Essay on the importance of specification in patent

Where two or more applications in the name of the same applicant are accompanied by provisional specifications in respect of inventions which are cognate or of which one is a modification of another and the Controller is of opinion that the whole of such inventions are such as to constitute a single invention and may properly be included in one patent, he may allow one complete specification to be filed in respect of all such provisional specifications.

The period of time specified under sub-section (1) shall be reckoned from the date of filing of the earliest provisional specification.

Where an application for a patent is accompanied by a specification purporting to be a complete specification, the Controller may, if the applicant so requests at any time within twelve months from the date of filing of the application, direct that such specification shall be treated, for the purposes of this Act, as a provisional specification and proceed with the application accordingly.”

Where a complete specification has been filed in pursuance of an application for a patent accompanied by a provisional specification, the Controller may, if the applicant so requests at any time before grant of patent, cancel the provisional specification and post-date the application to the date of filing of the complete specification.

Section 10 prescribes that every specification, whether provisional or complete, shall describe the invention and shall begin with a title sufficiently indicating the subject-matter to which the invention relates.

Subject to any rules that may be made in this behalf under this Act, drawings may, and shall, if the Controller so requires, be supplied for the purposes of any specification, whether complete or provisional; and any drawings so supplied shall, unless the Controller otherwise directs, be deemed to form part of the specification, and references in this Act to a specification shall be construed accordingly.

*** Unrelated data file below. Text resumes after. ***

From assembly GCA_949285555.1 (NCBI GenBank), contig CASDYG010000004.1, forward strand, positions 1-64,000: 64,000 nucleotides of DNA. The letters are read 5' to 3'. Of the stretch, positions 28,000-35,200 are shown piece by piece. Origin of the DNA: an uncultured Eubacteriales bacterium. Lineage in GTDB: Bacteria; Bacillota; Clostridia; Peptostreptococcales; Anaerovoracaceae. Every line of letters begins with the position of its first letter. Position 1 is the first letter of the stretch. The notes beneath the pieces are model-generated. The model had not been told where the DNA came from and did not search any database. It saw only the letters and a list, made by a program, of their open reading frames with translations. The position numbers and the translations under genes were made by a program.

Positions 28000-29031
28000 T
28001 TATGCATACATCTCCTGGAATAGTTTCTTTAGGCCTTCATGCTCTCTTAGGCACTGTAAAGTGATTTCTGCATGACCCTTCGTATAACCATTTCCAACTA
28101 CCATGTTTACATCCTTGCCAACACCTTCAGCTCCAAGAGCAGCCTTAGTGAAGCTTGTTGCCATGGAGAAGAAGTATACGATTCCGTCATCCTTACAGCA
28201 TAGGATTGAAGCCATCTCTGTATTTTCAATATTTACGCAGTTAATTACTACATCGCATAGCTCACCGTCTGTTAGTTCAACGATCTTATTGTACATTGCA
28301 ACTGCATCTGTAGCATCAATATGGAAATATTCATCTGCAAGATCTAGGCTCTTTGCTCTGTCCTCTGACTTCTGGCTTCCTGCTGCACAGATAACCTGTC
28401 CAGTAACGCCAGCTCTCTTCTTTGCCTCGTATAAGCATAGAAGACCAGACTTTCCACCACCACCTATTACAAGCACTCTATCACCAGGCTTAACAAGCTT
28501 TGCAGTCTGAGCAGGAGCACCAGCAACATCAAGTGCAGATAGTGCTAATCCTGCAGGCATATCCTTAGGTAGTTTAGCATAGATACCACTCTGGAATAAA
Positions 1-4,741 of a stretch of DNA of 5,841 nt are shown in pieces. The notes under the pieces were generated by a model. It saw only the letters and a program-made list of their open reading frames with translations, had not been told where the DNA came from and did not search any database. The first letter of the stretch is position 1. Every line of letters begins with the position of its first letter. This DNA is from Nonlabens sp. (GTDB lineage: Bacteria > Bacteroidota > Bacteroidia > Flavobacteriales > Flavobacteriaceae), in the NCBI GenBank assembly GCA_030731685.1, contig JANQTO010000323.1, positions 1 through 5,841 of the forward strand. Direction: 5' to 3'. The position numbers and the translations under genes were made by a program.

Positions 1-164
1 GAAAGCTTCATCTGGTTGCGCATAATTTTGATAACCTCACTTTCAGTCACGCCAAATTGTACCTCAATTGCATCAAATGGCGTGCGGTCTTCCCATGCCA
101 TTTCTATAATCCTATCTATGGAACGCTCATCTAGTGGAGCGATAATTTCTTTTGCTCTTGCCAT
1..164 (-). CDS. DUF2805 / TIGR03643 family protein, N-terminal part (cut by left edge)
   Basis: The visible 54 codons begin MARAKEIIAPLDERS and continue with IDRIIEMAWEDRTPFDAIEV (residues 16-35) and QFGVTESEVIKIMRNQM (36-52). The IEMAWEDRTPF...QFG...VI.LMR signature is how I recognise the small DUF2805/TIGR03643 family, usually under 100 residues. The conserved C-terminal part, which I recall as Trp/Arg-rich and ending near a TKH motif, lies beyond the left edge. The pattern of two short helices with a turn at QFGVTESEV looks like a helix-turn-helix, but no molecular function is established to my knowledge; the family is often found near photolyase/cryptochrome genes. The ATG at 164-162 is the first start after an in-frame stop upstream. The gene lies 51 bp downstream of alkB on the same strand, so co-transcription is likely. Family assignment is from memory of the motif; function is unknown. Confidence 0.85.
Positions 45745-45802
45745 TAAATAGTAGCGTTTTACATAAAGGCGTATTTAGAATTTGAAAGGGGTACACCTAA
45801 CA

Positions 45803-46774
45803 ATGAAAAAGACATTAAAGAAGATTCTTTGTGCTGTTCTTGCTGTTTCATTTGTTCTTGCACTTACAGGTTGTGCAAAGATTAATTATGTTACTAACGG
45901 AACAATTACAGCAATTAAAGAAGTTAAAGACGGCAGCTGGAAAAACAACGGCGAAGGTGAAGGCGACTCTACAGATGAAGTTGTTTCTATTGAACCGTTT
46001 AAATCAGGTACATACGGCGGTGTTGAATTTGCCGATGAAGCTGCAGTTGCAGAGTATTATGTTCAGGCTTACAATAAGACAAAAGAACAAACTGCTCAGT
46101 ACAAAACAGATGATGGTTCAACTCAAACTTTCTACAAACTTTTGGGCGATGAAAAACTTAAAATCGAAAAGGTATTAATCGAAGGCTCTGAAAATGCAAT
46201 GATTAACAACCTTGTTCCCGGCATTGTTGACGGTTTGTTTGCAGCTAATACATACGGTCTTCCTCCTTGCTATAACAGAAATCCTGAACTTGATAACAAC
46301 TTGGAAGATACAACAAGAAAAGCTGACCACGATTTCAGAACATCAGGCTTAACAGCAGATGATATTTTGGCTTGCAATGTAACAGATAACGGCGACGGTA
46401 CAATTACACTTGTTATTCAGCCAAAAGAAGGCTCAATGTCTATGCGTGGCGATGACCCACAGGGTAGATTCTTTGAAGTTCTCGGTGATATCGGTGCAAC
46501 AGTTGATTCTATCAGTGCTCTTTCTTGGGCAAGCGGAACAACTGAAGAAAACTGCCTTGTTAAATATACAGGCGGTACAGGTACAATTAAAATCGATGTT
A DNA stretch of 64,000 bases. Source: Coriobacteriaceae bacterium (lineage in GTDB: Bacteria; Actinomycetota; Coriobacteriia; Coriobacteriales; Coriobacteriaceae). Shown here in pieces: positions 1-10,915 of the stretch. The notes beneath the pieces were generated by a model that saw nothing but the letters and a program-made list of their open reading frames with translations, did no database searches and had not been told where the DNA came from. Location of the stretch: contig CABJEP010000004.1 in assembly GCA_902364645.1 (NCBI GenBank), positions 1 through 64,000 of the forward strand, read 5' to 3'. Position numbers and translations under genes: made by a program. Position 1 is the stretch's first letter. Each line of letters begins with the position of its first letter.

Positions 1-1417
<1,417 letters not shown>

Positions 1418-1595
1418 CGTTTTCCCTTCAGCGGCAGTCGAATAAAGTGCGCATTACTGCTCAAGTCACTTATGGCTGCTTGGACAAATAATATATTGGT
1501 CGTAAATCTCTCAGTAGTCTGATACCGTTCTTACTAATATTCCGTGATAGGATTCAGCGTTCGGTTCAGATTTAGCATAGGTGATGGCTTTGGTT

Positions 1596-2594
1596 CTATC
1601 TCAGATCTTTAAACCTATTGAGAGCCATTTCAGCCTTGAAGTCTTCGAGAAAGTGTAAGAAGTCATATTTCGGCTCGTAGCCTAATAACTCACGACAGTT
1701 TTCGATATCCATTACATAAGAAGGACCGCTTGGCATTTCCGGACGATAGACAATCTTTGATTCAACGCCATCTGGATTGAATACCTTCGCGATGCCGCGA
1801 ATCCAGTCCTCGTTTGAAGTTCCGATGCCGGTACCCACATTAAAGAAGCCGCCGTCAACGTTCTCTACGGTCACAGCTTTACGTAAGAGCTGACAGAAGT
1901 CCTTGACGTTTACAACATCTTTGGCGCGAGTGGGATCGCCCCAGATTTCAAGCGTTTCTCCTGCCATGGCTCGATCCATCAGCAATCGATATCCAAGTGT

If, in any particular case, the Controller considers that an application should be further supplemented by a model or sample of anything illustrating the invention or alleged to constitute an invention, such model or sample as he may require shall be furnished before the application is found in order for grant of a patent, but such model or sample shall not be deemed to form part of the specification.

The object and purpose of a specification is that it should enable, I not anybody, but a reasonably well informed artisan, technologist, or skilled workmen, dealing with the subject-matter with which he is familiar to make the thing so as to make it available for the public at the end of the protected period.

Every complete specification shall contain beside the title-

(a) A full and particular description of the invention and its operation or use and the method by which it is to be performed;

(b) A disclosure of the best method of performing the invention which is known to the applicant and for which he is entitled to claim protection;

(c) A claim or claims defining the scope of the invention for which protection is claimed. The claim or claims should relate to one invention only whether the invention is for a process or product. A patentee should make out with adequate distinctness the boundary of the territory that he claims to be exclusively his own.

(d) It shall be accompanied by an abstract to provide technical information on the invention, provided that the Controller may amend the abstract. If a biological material is mentioned without giving description and if such material is not available to the public, the material shall be deposited to an international depository authority under the Budapest treaty.

All the available characteristics of the material required for it to be correctly identified or indicated are included in the specification including the name, address of the depository institution and the date and number of the deposit of the material at the institution.